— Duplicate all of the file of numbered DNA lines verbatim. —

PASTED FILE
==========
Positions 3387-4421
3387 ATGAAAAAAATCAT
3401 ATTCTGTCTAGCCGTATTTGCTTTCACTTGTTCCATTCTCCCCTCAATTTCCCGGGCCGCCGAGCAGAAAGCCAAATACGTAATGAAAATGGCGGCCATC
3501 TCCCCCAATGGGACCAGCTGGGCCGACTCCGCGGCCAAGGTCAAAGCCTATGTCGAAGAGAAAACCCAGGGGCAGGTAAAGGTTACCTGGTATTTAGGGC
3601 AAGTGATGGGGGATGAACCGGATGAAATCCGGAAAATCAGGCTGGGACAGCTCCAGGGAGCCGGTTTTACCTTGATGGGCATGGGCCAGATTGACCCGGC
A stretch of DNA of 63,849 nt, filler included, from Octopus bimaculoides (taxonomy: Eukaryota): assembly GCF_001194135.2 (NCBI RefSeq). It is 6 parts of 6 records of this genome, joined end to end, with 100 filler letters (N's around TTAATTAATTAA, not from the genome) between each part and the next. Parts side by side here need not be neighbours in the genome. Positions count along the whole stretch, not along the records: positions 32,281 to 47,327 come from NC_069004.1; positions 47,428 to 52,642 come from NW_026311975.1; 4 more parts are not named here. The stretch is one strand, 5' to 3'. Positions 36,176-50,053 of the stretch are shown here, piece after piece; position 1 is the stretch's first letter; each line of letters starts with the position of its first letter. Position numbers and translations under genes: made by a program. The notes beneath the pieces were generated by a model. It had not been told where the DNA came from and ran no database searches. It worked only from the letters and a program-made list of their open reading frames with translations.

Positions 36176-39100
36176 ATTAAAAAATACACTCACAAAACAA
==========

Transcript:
Positions 3387-4421
3387 ATGAAAAAAATCAT
3401 ATTCTGTCTAGCCGTATTTGCTTTCACTTGTTCCATTCTCCCCTCAATTTCCCGGGCCGCCGAGCAGAAAGCCAAATACGTAATGAAAATGGCGGCCATC
3501 TCCCCCAATGGGACCAGCTGGGCCGACTCCGCGGCCAAGGTCAAAGCCTATGTCGAAGAGAAAACCCAGGGGCAGGTAAAGGTTACCTGGTATTTAGGGC
3601 AAGTGATGGGGGATGAACCGGATGAAATCCGGAAAATCAGGCTGGGACAGCTCCAGGGAGCCGGTTTTACCTTGATGGGCATGGGCCAGATTGACCCGGC
A stretch of DNA of 63,849 nt, filler included, from Octopus bimaculoides (taxonomy: Eukaryota): assembly GCF_001194135.2 (NCBI RefSeq). It is 6 parts of 6 records of this genome, joined end to end, with 100 filler letters (N's around TTAATTAATTAA, not from the genome) between each part and the next. Parts side by side here need not be neighbours in the genome. Positions count along the whole stretch, not along the records: positions 32,281 to 47,327 come from NC_069004.1; positions 47,428 to 52,642 come from NW_026311975.1; 4 more parts are not named here. The stretch is one strand, 5' to 3'. Positions 36,176-50,053 of the stretch are shown here, piece after piece; position 1 is the stretch's first letter; each line of letters starts with the position of its first letter. Position numbers and translations under genes: made by a program. The notes beneath the pieces were generated by a model. It had not been told where the DNA came from and ran no database searches. It worked only from the letters and a program-made list of their open reading frames with translations.

Positions 36176-39100
36176 ATTAAAAAATACACTCACAAAACAA